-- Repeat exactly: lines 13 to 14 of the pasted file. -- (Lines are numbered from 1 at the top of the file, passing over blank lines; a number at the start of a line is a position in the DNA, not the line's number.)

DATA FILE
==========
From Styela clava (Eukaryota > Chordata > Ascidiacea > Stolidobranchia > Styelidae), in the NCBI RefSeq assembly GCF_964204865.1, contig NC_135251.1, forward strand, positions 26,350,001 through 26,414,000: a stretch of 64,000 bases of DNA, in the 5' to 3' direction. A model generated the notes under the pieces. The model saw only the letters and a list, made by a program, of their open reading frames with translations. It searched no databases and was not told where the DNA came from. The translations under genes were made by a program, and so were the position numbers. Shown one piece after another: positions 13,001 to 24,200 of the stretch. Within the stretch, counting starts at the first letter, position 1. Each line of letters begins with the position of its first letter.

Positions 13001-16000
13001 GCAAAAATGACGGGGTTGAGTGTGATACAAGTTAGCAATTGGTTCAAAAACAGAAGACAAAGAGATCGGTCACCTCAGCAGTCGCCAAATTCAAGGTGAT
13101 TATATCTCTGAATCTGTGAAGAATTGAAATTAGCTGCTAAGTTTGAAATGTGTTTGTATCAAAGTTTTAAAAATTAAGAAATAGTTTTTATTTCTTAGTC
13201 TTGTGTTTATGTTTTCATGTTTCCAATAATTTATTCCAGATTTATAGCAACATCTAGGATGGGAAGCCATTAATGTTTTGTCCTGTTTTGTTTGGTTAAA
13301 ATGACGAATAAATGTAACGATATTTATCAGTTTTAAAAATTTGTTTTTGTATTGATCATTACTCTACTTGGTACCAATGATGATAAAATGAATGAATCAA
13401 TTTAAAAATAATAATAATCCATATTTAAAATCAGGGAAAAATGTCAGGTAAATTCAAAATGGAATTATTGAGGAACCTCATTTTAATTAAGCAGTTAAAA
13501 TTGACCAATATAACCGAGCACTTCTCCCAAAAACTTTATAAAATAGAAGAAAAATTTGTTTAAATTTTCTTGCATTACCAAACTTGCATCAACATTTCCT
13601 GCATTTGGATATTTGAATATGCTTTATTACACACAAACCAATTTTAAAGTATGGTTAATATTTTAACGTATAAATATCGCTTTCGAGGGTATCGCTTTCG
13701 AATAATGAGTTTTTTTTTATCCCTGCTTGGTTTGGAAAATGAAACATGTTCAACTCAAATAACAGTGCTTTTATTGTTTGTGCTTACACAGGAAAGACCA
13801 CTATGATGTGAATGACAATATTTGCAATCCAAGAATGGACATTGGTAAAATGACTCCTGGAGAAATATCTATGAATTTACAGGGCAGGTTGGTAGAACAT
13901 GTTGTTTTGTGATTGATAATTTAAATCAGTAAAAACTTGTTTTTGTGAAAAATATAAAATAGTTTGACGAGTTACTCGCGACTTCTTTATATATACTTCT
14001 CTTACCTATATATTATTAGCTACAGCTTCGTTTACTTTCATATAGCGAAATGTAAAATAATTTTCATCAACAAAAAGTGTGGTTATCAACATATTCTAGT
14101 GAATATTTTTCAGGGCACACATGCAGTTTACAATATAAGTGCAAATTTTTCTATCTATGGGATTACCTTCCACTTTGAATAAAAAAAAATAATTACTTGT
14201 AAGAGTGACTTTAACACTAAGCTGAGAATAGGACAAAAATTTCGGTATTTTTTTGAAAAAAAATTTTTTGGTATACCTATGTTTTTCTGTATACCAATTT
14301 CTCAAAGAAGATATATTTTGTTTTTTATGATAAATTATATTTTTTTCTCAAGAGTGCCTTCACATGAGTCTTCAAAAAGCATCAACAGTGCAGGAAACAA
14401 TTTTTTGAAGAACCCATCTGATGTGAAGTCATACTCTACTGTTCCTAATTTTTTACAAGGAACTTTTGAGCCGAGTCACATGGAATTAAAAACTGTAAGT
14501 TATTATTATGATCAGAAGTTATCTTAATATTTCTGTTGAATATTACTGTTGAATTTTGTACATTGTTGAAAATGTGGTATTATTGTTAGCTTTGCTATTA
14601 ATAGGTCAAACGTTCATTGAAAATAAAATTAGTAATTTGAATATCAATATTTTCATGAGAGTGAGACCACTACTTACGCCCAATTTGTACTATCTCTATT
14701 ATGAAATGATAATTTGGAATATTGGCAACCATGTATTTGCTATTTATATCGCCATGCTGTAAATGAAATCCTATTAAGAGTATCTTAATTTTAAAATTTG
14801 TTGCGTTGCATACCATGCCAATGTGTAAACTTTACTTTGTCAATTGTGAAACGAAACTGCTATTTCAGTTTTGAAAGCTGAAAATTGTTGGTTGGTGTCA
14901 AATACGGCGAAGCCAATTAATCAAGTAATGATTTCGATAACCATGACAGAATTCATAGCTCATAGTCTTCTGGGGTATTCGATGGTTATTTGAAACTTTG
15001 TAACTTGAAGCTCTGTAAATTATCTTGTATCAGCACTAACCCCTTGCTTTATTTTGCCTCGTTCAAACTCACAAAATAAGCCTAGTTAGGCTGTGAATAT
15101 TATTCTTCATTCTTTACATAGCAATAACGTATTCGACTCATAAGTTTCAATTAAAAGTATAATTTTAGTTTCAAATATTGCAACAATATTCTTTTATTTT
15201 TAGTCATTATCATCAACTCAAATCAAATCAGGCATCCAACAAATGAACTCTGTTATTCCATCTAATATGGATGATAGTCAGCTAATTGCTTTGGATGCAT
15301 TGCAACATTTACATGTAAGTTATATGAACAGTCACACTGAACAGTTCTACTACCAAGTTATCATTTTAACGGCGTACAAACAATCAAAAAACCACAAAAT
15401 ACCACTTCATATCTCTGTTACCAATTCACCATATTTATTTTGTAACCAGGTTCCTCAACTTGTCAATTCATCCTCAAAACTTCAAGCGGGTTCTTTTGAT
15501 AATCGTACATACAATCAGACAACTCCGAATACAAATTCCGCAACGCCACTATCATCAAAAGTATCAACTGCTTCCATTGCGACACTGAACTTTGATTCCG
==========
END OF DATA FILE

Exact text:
14001 CTTACCTATATATTATTAGCTACAGCTTCGTTTACTTTCATATAGCGAAATGTAAAATAATTTTCATCAACAAAAAGTGTGGTTATCAACATATTCTAGT
14101 GAATATTTTTCAGGGCACACATGCAGTTTACAATATAAGTGCAAATTTTTCTATCTATGGGATTACCTTCCACTTTGAATAAAAAAAAATAATTACTTGT